An 1893 world’s fair pavilion is an enduring showcase for Maine industries.
By Julie Senk
On July 1, 1895, a large crowd gathered at the Poland Spring Resort for the dedication of its newest attraction — a balconied and turreted library and arts building nestled in an oak grove near the grand hotel. The occasion celebrated a rescue of sorts: the structure was originally erected on the shore of Lake Michigan in Chicago as a pavilion for the 1893 World’s Columbian Exposition, and it had faced an uncertain future when the world’s fair ended. The city of Chicago didn’t want it, but a number of other parties did, among them Poland Spring owner Hiram Ricker, who saw an opportunity to add a cultural centerpiece to his famous leisure-class spa.
Aptly named the Maine State Building, it was designed by Chicago architect (and Lewiston native) Charles Sumner Frost as a tribute to the state’s history, culture, and development — and as an advertisement for its construction products. It was built of granites from Addison, Biddeford, Calais, Freeport, Hallowell, Norridgewock, and Vinalhaven; slate from Monson; and hardwoods from the North Woods. Liberal Queen Anne–style flourishes include second-story porches, cone-roofed turrets, and intricately carved wood paneling. Its most distinctive characteristic, its octagonal form, was Frost’s response to the irregular-shaped lot it had been assigned at the exposition.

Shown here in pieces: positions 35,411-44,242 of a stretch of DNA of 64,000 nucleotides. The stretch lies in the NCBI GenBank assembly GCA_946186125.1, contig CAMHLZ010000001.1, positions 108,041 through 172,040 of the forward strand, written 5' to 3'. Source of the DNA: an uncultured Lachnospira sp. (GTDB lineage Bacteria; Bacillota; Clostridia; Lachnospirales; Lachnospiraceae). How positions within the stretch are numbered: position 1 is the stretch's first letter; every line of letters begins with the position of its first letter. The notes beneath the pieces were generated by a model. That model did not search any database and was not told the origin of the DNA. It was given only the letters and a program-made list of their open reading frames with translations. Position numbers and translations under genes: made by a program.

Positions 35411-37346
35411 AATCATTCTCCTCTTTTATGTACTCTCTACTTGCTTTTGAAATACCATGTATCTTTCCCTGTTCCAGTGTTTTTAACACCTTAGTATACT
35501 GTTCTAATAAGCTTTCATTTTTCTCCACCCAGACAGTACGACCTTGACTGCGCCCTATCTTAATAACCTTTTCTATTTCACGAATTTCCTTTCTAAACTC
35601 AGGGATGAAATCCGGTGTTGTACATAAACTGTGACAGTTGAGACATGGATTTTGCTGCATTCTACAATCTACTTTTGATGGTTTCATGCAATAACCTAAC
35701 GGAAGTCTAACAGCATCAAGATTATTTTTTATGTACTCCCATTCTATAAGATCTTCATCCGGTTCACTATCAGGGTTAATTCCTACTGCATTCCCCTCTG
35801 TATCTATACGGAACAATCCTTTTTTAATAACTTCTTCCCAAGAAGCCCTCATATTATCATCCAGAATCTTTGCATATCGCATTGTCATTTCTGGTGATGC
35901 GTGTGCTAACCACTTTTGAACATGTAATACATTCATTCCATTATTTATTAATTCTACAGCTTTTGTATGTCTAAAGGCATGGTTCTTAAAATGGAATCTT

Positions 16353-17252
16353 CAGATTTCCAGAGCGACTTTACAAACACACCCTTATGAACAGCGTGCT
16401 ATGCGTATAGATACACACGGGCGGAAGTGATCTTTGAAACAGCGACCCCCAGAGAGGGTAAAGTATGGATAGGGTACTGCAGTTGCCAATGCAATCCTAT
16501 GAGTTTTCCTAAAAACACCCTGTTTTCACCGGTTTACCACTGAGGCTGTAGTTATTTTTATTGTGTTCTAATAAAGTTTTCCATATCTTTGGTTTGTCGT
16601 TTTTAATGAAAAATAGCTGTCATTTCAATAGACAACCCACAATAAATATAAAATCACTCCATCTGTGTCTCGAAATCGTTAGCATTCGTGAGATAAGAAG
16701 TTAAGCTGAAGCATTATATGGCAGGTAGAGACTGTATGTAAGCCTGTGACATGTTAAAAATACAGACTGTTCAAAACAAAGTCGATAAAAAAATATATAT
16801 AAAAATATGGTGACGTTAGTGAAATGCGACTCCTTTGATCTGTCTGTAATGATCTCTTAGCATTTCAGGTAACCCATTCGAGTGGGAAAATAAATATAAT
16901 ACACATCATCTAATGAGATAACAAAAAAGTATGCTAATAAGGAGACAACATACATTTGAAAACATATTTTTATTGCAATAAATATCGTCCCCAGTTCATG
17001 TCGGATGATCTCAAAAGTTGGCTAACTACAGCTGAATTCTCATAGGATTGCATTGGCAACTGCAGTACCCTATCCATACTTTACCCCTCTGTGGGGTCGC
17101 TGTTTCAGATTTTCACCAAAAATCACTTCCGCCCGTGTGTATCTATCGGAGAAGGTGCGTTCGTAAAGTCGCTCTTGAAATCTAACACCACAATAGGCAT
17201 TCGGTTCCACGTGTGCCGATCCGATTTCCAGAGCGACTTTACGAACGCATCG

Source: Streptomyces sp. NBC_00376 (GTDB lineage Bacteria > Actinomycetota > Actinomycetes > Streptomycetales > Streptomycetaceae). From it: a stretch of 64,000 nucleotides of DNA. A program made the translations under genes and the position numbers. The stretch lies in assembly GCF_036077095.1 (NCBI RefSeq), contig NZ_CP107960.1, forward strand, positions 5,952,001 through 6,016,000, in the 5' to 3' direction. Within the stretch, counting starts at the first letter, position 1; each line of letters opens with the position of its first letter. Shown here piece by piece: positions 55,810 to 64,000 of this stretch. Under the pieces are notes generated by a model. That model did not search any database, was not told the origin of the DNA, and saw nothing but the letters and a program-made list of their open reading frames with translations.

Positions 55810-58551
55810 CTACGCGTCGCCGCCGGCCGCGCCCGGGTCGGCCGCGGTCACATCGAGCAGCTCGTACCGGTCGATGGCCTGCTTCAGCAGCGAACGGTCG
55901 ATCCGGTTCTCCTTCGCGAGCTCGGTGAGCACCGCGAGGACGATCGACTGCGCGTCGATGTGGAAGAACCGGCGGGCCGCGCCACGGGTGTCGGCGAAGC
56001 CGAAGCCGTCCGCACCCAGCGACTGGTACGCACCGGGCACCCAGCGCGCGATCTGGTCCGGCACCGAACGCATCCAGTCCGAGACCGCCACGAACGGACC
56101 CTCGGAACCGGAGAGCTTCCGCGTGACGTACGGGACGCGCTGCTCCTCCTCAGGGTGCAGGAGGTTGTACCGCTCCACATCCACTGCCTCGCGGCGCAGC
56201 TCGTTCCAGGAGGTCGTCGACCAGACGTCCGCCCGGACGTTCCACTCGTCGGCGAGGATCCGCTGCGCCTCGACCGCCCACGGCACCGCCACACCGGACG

Ricker paid $30,000 (the equivalent of nearly $900,000 today) for the building and spent more than $3,000 to send a 19-man crew to Chicago to dismantle and transport it to Maine on a 16-car freight train decked out in Poland Spring Resort advertisements. At the grand opening nearly a year later, Maine congressman Charles A. Boutelle said, “In visiting this building, we can be carried back in memory to the wonders and emotions of that period.” Today, thanks to the efforts of the Poland Spring Preservation Society, which operates a museum and art gallery in the structure, we still can.